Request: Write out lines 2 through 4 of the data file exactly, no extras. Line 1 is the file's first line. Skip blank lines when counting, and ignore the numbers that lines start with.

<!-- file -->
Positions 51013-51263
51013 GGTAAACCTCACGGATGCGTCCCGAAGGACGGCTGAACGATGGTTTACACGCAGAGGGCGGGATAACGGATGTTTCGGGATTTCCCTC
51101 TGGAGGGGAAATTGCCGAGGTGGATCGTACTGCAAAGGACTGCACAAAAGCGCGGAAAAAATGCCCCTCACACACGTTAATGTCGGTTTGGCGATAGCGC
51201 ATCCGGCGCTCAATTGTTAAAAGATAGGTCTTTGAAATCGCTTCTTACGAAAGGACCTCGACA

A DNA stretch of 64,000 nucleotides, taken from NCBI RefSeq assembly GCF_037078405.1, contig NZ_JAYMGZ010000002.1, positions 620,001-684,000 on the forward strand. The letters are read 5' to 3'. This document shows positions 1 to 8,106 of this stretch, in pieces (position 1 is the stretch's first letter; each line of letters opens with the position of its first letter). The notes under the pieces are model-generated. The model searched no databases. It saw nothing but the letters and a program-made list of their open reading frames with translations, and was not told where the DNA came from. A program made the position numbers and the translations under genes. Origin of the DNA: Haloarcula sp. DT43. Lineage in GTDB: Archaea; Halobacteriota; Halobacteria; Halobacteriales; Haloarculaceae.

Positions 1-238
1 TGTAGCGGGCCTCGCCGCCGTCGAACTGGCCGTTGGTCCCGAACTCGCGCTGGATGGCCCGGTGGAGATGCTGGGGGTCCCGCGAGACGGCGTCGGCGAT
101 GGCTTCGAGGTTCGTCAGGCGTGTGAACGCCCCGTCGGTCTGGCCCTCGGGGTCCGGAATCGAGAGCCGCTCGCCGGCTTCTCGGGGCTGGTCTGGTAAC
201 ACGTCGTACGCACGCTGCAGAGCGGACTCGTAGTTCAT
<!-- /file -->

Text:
51013 GGTAAACCTCACGGATGCGTCCCGAAGGACGGCTGAACGATGGTTTACACGCAGAGGGCGGGATAACGGATGTTTCGGGATTTCCCTC
51101 TGGAGGGGAAATTGCCGAGGTGGATCGTACTGCAAAGGACTGCACAAAAGCGCGGAAAAAATGCCCCTCACACACGTTAATGTCGGTTTGGCGATAGCGC
51201 ATCCGGCGCTCAATTGTTAAAAGATAGGTCTTTGAAATCGCTTCTTACGAAAGGACCTCGACA